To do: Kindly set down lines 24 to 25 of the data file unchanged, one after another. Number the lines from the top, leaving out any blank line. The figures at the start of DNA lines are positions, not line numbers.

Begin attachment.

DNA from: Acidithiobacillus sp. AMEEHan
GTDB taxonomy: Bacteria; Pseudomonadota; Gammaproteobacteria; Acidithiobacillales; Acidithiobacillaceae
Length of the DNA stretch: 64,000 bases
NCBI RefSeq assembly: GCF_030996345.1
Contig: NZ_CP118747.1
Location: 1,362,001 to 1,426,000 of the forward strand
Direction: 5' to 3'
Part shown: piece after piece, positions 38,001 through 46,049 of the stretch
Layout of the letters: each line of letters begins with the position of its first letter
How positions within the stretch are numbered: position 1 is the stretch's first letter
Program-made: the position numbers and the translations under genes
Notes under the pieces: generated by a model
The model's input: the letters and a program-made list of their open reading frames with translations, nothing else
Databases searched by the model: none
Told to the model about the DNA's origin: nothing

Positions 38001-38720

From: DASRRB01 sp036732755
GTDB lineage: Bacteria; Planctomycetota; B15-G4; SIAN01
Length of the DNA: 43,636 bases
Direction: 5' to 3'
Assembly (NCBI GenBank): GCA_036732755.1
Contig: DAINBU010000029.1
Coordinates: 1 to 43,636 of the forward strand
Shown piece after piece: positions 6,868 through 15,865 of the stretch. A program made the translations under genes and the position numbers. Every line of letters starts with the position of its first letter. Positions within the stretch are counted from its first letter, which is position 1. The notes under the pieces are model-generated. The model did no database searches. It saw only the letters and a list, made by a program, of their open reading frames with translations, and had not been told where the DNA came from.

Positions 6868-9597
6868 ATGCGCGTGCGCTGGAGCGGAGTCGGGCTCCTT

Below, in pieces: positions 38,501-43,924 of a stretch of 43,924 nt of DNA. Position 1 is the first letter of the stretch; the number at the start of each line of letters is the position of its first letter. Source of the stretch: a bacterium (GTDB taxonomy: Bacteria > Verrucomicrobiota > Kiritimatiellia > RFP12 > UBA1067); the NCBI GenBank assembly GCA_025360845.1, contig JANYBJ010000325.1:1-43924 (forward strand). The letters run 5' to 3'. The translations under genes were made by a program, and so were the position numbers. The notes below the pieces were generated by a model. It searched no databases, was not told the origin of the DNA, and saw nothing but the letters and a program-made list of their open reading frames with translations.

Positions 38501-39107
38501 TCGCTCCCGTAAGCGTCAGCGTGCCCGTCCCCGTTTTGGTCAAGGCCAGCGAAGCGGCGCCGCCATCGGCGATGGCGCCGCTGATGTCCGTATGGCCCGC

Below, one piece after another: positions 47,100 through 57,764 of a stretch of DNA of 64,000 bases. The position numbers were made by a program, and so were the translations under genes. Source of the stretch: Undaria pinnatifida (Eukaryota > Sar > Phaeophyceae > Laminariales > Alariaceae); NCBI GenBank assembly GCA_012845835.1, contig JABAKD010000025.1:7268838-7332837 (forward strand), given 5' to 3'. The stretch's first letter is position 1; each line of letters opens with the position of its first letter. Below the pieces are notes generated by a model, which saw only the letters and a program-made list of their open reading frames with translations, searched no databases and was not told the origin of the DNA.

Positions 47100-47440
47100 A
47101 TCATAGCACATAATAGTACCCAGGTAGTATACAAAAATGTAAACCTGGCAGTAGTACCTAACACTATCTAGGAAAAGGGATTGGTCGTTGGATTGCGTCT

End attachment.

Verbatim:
Shown piece after piece: positions 6,868 through 15,865 of the stretch. A program made the translations under genes and the position numbers. Every line of letters starts with the position of its first letter. Positions within the stretch are counted from its first letter, which is position 1. The notes under the pieces are model-generated. The model did no database searches. It saw only the letters and a list, made by a program, of their open reading frames with translations, and had not been told where the DNA came from.

Positions 6868-9597